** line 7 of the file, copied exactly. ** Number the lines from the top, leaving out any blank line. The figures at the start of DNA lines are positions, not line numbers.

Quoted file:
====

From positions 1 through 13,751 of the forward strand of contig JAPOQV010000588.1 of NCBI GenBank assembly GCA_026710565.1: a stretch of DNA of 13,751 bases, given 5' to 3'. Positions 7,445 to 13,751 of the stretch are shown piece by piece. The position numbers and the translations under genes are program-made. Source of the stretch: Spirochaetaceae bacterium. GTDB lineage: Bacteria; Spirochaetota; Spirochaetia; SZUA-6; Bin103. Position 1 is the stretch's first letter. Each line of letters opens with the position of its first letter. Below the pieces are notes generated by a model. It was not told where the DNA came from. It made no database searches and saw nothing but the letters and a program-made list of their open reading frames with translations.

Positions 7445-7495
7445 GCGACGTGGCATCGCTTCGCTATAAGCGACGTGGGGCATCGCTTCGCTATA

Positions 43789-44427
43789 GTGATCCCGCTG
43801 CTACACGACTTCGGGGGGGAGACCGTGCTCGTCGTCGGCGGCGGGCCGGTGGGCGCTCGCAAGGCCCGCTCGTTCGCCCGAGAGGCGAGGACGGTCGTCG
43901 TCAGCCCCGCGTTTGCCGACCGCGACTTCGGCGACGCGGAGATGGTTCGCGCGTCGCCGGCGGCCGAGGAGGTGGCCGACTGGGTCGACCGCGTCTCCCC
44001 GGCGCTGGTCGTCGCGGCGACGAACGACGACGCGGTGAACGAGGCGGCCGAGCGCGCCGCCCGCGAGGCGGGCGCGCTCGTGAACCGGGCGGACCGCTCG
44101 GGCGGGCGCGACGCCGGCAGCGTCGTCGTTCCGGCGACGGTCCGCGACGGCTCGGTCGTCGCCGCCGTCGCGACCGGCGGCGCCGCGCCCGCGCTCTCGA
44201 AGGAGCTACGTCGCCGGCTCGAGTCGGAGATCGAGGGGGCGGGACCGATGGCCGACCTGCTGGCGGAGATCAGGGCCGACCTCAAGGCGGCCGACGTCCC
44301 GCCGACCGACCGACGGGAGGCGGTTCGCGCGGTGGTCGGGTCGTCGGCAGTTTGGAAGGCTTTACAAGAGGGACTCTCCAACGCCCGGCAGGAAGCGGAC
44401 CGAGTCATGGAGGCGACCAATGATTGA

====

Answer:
43901 TCAGCCCCGCGTTTGCCGACCGCGACTTCGGCGACGCGGAGATGGTTCGCGCGTCGCCGGCGGCCGAGGAGGTGGCCGACTGGGTCGACCGCGTCTCCCC